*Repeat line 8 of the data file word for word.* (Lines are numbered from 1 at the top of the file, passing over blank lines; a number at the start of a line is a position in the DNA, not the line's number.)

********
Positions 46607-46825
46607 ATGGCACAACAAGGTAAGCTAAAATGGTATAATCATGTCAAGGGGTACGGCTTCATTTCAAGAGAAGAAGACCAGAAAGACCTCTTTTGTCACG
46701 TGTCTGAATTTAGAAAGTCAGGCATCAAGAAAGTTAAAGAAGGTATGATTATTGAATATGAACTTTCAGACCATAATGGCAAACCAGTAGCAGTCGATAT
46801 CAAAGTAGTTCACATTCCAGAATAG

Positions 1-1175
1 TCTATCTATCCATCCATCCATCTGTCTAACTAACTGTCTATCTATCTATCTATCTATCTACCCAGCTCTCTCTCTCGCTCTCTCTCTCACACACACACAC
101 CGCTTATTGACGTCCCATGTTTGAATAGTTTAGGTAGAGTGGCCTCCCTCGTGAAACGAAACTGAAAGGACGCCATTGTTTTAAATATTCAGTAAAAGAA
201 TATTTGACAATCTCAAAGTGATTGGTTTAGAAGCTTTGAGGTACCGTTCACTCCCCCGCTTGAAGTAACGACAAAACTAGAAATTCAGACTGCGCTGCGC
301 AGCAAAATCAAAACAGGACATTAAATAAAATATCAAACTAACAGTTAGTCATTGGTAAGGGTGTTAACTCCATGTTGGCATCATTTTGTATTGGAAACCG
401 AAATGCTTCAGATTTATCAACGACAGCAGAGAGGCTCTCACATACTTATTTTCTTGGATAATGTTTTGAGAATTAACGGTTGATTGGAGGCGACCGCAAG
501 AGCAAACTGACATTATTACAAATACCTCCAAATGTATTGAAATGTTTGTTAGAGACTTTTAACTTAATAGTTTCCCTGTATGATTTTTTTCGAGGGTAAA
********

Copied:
201 TATTTGACAATCTCAAAGTGATTGGTTTAGAAGCTTTGAGGTACCGTTCACTCCCCCGCTTGAAGTAACGACAAAACTAGAAATTCAGACTGCGCTGCGC